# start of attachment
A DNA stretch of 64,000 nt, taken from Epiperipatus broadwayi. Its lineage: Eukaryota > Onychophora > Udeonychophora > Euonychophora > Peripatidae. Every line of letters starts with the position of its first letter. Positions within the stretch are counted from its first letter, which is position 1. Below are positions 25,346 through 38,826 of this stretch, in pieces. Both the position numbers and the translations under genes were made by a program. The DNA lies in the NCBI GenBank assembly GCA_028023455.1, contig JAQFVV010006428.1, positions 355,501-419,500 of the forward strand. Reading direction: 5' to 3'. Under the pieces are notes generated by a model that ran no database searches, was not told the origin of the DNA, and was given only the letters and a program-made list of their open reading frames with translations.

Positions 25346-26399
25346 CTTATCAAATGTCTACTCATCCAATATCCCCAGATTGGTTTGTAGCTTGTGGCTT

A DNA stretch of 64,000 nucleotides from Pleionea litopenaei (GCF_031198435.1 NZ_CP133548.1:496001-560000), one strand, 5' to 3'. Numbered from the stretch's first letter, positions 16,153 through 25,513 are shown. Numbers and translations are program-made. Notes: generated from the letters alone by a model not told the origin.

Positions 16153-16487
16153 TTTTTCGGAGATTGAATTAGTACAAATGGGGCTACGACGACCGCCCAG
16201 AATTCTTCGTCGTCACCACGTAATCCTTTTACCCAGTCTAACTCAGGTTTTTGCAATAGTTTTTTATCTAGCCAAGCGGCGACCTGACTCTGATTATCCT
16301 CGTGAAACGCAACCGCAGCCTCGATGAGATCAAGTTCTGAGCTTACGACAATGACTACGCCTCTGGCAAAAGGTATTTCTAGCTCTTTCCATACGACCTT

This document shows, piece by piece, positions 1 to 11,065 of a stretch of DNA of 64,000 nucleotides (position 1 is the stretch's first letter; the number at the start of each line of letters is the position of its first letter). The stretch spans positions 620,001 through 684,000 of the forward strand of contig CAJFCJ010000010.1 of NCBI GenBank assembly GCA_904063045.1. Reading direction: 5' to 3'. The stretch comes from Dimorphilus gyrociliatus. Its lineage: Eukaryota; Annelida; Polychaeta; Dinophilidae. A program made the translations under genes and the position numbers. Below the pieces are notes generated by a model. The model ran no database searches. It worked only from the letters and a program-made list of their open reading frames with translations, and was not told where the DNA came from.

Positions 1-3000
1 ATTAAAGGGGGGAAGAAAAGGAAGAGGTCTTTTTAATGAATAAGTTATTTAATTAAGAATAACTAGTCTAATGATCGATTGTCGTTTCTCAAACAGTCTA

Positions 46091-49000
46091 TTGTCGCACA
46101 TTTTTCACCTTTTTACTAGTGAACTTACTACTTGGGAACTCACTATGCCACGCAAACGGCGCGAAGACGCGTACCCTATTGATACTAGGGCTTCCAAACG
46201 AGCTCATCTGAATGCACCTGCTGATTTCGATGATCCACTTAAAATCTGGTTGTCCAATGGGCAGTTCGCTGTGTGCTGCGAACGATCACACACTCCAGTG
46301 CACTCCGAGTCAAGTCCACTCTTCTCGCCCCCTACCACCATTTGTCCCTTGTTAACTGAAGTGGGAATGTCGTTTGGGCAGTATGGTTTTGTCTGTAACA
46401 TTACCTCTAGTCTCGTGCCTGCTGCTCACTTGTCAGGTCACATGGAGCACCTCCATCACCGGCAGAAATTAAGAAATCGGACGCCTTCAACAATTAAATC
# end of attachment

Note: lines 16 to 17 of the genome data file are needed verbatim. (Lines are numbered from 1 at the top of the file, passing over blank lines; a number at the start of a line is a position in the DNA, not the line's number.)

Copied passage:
46301 CACTCCGAGTCAAGTCCACTCTTCTCGCCCCCTACCACCATTTGTCCCTTGTTAACTGAAGTGGGAATGTCGTTTGGGCAGTATGGTTTTGTCTGTAACA
46401 TTACCTCTAGTCTCGTGCCTGCTGCTCACTTGTCAGGTCACATGGAGCACCTCCATCACCGGCAGAAATTAAGAAATCGGACGCCTTCAACAATTAAATC